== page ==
Adam Ozimek is his typically perceptive self on the minimum wage (emphasis mine):
The impact of the minimum wage on unemployment is a divisive issue among economists. Simple labor economics might seem to predict that a wage floor would necessarily lead to a labor surplus. But it turns out that there are other ways for markets to adjust. This can be a hard pill for neoclassical economists and those who think like them to swallow, but it helps if you think of the minimum wage as it really is: a minimum productivity law.
That’s right. Even if you buy those economists who have modeled the economy maintaining or increasing jobs under a minimum wage hike, it is still identically true that employers won’t hire anyone unless they believe they will be more productive, on the margin, than their labor cost. So they either believe they will pass the wage on in price hikes, or that they can now work people harder or differently to let their workforce’s marginal product keep up. This is one reason Ozimek suggests that conservatives might learn to love the minimum wage hike. Personally, I suspect you can have these unanticipated effects only with small marginal changes in the minimum wage. There’s only so much worker productivity lying around to be gathered up by allegedly sleepy capitalists waiting for a minimum-wage lightbulb to turn on over their heads. If the minimum wage gets large enough it will function like any other price control, i.e. really badly.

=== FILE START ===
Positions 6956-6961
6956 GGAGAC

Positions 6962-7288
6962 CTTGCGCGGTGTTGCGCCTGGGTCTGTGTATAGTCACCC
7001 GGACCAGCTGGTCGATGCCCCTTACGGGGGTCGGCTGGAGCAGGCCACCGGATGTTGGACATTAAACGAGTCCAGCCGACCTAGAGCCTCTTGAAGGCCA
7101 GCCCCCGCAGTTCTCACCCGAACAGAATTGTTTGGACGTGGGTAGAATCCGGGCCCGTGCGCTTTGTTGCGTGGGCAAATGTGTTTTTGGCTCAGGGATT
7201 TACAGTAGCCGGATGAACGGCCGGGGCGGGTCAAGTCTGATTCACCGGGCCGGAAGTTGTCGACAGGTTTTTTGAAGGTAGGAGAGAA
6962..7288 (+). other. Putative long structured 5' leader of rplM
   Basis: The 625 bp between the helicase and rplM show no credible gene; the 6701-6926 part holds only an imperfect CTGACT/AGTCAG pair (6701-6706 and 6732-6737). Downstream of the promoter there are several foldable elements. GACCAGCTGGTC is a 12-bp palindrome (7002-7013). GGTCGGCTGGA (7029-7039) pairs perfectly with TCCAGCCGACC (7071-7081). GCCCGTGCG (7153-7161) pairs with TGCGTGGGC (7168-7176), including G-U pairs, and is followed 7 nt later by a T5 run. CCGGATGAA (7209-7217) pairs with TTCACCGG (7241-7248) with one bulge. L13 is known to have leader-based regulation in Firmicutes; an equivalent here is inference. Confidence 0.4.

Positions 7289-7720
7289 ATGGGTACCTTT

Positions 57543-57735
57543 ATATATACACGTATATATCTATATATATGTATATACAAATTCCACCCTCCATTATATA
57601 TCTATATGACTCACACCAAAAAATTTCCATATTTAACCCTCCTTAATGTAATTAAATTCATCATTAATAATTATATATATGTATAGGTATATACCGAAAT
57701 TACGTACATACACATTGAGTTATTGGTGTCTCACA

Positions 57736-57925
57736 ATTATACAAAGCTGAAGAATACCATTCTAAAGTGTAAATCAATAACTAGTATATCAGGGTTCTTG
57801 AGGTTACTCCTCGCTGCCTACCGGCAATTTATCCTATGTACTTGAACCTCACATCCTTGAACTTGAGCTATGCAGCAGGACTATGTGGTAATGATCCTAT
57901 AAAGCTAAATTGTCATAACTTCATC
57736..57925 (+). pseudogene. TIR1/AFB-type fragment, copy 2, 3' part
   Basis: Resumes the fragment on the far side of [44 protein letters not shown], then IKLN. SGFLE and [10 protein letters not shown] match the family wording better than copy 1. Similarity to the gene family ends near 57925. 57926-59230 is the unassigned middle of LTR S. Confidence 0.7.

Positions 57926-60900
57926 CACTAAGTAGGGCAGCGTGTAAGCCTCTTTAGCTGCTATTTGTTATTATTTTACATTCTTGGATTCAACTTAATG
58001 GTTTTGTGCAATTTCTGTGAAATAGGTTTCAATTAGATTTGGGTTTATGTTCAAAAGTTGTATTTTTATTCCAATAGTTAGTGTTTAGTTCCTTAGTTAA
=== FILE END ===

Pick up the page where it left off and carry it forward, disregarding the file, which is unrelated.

Unfortunately, the law will also put a bunch of teenagers out of work. I very much doubt the law’s progressive supporters want that, or the “minimum productivity law”, or the inflation in basic foods and services that would come from passing on the additional labor cost. But don’t let that stand in the way of something that sounds good.
Eventually, if employers are not successful passing on the incremental cost in labor, they will seek to reduce the workforce. Then the state must add workplace practice restrictions that make it difficult or expensive to do so, and sooner or later you have a European labor situation, where nobody wants to hire young people for fear of getting stuck with them.
It sounds good in a speech, but promises unintended and undesirable consequences.